Living with chronic illness can sometimes feel like an insurmountable challenge. It can be demoralizing, frightening, isolating, and frustrating. The body’s automatic response to stress can make a chronic illness worse.

The more an illness consumes a person’s life and thoughts, the more negativity tends to take over. Then, perhaps the anxiety itself becomes an additional burden on top of the original illness, and the causes for anxiousness increase even more.

The stress response

Practitioners can help with the infection but more often or not they simply cannot help with the emotional and psychological issues, however comforting and reassuring your appointment is. It is worth understanding our bodies response to stress and how it affects our immune system. It is termed “the stress response”

The body has a built-in automatic emergency response that uses the nervous system and endocrine system to enhance the body’s performance when dangerous or highly stressful situations occur. This is made possible by the hormones it naturally produces during these occasions.

When the body is, healthy and functioning normally, the body’s chemical makeup is in balance. This is called the “normal state” (where all chemicals are within normal ranges). Balance keeps the body functioning and responding appropriately to the internal (the workings of the body) and external (the world around us) environments.

When danger or a stressful event is perceived, the body’s emergency system automatically changes the body’s balance by producing the “stress response” (also called the “fight or flight response.”). This change of balance – emergency readiness – is brought about via hormones – chemical messengers that are secreted into the bloodstream.

These hormones (adrenaline, cortisol, norepinephrine, and others) travel to targeted spots in the body to bring about specific physiological, psychological, and emotional changes that enhance the body’s ability to deal with the threat—to either fight with or flee from it. This intensifies vulnerability to infection by creating an imbalance in our immune function. Cortisol for example turns off aspects of the immune system that fight infections, impairing the body’s natural immune response. This in turn alters the type 1/type 2 cytokine balance, critical in the body’s immune system response to bacterial infection, thereby inducing low-grade inflammation and suppressing the function of these infection fighting cells.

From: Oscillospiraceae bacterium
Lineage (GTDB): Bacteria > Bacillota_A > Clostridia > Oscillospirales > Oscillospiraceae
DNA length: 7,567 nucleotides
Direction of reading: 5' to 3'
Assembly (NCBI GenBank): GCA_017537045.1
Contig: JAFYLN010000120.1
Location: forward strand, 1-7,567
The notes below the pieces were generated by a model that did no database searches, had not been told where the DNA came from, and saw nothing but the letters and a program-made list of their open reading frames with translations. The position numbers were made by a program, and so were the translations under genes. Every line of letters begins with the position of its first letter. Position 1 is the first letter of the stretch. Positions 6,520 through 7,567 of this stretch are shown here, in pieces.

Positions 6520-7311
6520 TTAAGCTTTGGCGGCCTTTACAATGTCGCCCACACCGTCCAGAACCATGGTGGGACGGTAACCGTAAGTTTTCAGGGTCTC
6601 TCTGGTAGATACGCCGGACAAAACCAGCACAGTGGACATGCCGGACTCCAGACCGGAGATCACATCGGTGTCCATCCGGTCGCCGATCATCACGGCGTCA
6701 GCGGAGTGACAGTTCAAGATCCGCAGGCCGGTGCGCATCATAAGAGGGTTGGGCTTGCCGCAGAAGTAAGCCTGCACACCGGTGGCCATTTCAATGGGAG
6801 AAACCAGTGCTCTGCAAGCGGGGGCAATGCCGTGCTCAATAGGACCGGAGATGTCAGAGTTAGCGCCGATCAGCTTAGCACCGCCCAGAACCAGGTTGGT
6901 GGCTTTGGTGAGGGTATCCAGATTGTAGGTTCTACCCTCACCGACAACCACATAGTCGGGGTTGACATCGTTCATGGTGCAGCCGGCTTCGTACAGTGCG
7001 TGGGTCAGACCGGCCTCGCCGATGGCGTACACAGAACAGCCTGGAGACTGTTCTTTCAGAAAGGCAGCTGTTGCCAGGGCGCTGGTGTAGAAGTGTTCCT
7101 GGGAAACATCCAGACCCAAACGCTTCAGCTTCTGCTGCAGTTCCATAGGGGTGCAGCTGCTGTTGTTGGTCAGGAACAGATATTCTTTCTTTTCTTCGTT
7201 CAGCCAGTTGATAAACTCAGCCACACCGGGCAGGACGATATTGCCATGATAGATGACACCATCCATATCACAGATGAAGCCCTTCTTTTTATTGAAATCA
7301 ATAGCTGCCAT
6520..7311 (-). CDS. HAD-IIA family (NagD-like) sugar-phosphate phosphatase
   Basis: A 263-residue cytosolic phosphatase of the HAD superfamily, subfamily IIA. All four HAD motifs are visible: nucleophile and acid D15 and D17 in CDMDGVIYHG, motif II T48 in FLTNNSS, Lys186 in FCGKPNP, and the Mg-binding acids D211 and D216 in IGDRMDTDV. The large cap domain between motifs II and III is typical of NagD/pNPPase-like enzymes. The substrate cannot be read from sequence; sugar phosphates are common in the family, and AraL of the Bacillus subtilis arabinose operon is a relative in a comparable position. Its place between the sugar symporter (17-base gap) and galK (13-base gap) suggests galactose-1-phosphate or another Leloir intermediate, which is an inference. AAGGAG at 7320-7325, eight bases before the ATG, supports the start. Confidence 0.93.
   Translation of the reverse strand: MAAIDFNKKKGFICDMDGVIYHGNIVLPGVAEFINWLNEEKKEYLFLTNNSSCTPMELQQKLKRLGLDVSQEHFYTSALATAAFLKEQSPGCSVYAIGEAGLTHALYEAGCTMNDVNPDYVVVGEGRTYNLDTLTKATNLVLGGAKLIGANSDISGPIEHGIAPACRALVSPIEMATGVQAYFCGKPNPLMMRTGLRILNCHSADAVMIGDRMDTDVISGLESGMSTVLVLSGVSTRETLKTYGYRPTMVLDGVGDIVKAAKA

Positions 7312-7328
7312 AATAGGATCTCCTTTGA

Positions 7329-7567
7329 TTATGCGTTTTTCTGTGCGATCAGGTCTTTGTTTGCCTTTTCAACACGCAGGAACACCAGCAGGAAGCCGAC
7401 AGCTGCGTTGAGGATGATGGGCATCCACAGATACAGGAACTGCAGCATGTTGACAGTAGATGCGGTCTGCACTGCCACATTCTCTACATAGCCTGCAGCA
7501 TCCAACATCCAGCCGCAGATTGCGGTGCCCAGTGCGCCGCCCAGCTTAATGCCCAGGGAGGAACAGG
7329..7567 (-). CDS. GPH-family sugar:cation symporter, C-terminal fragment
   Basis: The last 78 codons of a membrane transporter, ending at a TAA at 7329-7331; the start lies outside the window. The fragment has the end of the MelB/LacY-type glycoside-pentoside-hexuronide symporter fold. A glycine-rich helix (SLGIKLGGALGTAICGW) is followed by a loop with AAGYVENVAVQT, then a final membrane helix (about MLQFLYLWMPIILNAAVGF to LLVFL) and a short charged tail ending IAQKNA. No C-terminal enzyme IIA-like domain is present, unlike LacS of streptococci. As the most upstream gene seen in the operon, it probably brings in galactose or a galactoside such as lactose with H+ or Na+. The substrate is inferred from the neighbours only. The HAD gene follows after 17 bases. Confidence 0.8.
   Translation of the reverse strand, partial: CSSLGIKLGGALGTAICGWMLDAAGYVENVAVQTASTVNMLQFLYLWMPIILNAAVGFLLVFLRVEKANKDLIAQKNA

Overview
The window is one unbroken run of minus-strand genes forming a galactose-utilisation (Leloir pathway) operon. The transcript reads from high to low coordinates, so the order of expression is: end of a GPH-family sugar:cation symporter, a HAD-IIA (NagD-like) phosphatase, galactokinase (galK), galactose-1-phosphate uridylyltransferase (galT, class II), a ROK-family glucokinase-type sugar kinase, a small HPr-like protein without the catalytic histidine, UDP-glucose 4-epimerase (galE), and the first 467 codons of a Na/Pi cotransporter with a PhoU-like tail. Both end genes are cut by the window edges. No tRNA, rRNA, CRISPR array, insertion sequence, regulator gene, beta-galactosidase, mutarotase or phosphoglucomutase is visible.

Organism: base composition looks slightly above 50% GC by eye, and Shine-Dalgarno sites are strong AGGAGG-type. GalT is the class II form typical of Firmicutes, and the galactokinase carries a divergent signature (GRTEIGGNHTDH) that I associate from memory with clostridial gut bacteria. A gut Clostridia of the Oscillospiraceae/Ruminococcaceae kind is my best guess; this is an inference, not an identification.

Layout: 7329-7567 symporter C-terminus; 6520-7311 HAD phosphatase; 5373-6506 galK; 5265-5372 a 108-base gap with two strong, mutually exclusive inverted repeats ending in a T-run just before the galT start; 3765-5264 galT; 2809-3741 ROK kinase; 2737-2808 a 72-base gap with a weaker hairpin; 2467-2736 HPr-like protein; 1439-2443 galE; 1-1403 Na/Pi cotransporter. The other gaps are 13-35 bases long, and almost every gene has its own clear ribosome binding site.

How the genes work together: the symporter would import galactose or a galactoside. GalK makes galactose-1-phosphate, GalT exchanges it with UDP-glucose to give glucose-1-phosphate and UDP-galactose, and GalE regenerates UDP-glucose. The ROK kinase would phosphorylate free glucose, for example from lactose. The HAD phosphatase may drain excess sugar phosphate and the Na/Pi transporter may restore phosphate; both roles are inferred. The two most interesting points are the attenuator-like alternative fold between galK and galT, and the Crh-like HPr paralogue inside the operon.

Sadly, our bodies are unable to determine the difference between physical, emotional or mental stress in its response and a person’s anxiety symptoms might aggravate their chronic illness. Excessive stress, panic attacks, fearing even everyday situations, insomnia, fatigue, tension and pain—these anxious reactions and more can impede a person’s healing and potentially make the symptoms of their illness even more serious. When chronic illness and anxiety are co-occurring, it is critically important that you receive comprehensive care and treatment.

Find support

Mindfulness, psychotherapy, counselling, group support and holistic therapies for stress relief can all help. Small changes, especially when early in treatment are actually big steps and this visualisation can be very useful for healing.

It takes tremendous courage, persistence, perseverance, determination and strength to maintain a fighting spirit in the face of so many challenges. It is important to acknowledge yourself for these qualities. It is equally important to have compassion and forgiveness toward yourself when you hit a rough spot.

Dr Kate Middleton, a psychologist, former-medic and Director of the Mind and Soul Foundation writes about the challenges of a chronic illness,  understanding the anxiety and fear you may be experiencing due to your chronic UTI and how to help yourself overcome these. Kate herself suffered from a chronic UTI for several years and her story can be read in our success stories.

Suicidal thoughts

It’s important to talk to someone you trust if you are having thoughts about suicide. Let family or friends know what’s going on for you. They may be able to offer support and help keep you safe. There’s no right or wrong way to talk about suicidal feelings – starting the conversation is what’s important.

If you’re feeling like you want to die, it’s important to tell someone. Help and support is available right now if you need it. You don’t have to struggle with difficult feelings alone. The following information is provided by NHS online:

These free helplines are there to help when you’re feeling down or desperate. Unless it says otherwise, they’re open 24 hours a day, every day.

Call 116 123

For men
Campaign Against Living Miserably (CALM)
Call 0800 58 58 58
5pm to midnight every day

For people under 35
Call 0800 068 4141
Monday to Friday 10am to 10pm
Weekends 2pm to 10pm
Bank holidays 2pm to 5pm
Text 07786 209697

For children and young people under 19
Call 0800 1111 – the number won’t show up on your phone bill

For older people
The Silver Line
Call 0800 4 70 80 90

United States
National Suicide Prevention Lifeline
Call 1-800-273-TALK (8255) or contact the Crisis Text Line by texting TALK to 741741.

Lifeline Australia
Call 13 11 14